Same case as previous, said to be a mask visor.

I’ll add more here when I spot them. I like this type of thing for thinking about coin imagery like the ketos helmet/headdress on the coins of Vetulonia (blog post) or even the boar headdress on Roman Republican bronzes. (RRC 39/2 etc…)

Update 5-3-23:

Reading this piece:

Elliott, John. “The Etruscan wolfman in myth and ritual.” Etruscan Studies 2 (1995): 17-33. (link)

Abstract: A large bronze animal’s head in Cambridge (Mass.), Arthur M. Sackler Museum, Harvard University Art Museums Acc. no. 1964.128, is indeed the head of a wolf and was used as part of a masked ritual in which the Etruscans defeated a monster personifying death. Urns, wall-paintings and pottery decoration all provide additional evidence for the connection between wolves and the deities of the underworld in Etruria.

It has great images and I think even without the helmet or the Capitoline Wolf (proven to be not ancient) the corpus of images adds up to a distinctive and important cultural practice. The helmet while likely ancient has been distorted through heavy ‘restoration’ esp the teeth and perhaps low jaw:

Harvard link

So it is evidence of an animal helmet but we cannot say what kind… This object needs some provenience research.

Vulci Tripods

The left hand detail is my own photograph from the Vatican, the right hand detail is from MET 60.11.11.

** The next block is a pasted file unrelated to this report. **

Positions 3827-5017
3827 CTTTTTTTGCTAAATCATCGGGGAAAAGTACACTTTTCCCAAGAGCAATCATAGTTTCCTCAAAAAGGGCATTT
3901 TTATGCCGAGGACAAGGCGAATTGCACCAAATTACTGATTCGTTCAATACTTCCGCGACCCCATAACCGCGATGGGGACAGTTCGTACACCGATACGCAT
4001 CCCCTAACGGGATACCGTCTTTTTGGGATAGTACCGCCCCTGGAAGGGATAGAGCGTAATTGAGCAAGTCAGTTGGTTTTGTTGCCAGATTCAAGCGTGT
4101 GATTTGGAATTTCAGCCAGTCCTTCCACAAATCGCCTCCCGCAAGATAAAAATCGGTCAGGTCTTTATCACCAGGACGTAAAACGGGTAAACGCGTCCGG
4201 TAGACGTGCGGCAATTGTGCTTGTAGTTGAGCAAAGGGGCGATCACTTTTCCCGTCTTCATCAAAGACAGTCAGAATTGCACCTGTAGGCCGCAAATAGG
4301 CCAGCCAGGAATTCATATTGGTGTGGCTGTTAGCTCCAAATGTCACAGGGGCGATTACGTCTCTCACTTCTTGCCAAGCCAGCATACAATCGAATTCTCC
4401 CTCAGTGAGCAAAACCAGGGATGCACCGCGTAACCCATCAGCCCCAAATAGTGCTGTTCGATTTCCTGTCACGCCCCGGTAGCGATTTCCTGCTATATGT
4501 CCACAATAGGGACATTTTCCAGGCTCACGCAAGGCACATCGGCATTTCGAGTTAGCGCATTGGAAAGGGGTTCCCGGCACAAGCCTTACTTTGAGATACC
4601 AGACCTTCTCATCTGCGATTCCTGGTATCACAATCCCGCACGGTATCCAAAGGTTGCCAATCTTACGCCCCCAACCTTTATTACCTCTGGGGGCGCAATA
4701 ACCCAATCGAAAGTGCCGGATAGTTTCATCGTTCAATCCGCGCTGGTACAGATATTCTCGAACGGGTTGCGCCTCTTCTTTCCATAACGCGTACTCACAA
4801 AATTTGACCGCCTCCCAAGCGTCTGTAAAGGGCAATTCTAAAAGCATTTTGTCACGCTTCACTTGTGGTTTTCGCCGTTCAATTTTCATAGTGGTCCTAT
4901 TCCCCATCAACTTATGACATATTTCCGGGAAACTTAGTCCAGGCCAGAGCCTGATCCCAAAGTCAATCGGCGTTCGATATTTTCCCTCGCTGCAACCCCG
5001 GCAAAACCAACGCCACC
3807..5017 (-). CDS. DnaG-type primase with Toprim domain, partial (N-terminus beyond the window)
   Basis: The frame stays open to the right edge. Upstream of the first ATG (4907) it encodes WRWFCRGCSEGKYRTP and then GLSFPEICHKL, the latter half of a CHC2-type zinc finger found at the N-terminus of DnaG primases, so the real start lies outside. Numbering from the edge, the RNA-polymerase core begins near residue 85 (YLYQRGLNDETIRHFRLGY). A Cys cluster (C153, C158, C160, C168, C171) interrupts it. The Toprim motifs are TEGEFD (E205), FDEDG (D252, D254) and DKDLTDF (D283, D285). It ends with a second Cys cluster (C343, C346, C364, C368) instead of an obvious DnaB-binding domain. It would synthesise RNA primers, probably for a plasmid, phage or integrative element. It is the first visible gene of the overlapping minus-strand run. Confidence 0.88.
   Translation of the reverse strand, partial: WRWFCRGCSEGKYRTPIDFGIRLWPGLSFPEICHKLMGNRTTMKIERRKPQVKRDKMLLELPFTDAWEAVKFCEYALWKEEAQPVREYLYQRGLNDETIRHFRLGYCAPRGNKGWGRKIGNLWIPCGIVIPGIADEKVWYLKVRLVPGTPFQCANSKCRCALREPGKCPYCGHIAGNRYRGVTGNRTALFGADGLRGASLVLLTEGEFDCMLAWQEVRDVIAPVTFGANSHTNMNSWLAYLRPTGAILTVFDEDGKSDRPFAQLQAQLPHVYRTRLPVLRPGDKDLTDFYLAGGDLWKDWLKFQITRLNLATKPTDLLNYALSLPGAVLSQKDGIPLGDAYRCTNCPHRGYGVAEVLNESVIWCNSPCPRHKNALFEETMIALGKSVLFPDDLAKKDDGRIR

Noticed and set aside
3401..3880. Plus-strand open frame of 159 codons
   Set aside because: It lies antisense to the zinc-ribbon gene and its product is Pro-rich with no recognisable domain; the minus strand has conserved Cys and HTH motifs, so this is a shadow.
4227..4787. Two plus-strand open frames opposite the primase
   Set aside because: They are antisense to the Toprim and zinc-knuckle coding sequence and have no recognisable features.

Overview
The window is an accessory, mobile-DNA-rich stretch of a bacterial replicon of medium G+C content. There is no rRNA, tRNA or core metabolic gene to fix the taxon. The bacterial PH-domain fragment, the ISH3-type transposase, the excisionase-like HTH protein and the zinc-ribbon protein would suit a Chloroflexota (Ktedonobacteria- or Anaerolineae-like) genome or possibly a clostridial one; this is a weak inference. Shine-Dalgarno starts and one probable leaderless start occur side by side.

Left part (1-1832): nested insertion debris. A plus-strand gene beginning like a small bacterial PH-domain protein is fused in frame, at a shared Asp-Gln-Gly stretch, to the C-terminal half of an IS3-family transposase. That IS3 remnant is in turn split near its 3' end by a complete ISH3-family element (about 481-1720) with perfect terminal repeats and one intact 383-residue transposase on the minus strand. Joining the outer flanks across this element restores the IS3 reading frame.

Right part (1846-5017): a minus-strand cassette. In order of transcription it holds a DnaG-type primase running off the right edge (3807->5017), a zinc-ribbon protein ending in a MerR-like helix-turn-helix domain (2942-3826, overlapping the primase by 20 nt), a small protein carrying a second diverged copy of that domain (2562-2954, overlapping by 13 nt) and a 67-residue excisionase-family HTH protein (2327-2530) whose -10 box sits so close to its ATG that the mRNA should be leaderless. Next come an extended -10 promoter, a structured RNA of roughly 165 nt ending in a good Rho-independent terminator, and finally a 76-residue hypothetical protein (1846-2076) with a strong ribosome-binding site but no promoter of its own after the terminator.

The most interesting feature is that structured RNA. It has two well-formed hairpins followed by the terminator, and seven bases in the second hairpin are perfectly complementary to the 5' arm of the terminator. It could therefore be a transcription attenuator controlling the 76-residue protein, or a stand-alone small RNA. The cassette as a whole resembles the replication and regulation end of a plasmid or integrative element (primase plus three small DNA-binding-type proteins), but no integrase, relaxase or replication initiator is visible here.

When I saw the basic form of Vatican specimen, it felt very familiar, but I thought I remembered posting about it with one in the MET and another in the Getty, but I think the latter must be false memory as it does not show up on their website. Perhaps I was remember an illustration of the Vatican one from some earlier MET publication… The MET acquired theirs in 1960, I wonder when and how it left Italy. They don’t have any provenance info on the website. Setting the two side by side makes me think intensely of how restoration effects our impression of objects. How different is the impression made by this old MET photo of theirs pre restoration

My favor part of the Vatican one is Hercle (Greek: Herakles) and his patron goddess, Menrva (Greek: Athena).

The details of the banqueters on the bottom ring and the paw feet are pretty good too but my photo is terrible. I like the animal feet because they remind me of the paws on RRC 10/1 (earlier post).

Update 5-3-23:

A fun illustration from Daremberg and Saglio

Not Ancient Elvis Hair

Another Etruscan bronze from the Vatican, but I’m posting this one because of how it parallels faces joined together on ancient intaglios. This next image is the same vessel seen from the top. The beard of the mask is the back of that bouffant hair style.

Here some pretty drawings of intagios of the type I mean. I feel there must be a name for this type of image, but I don’t know it.

BM 2010,5006.1355 drawing of BM 1814,0704.2486
BM 2010,5006.1359 drawing of BM 1814,0704.2450
BM 2010,5006.1353 drawing of BM 1814,0704.2727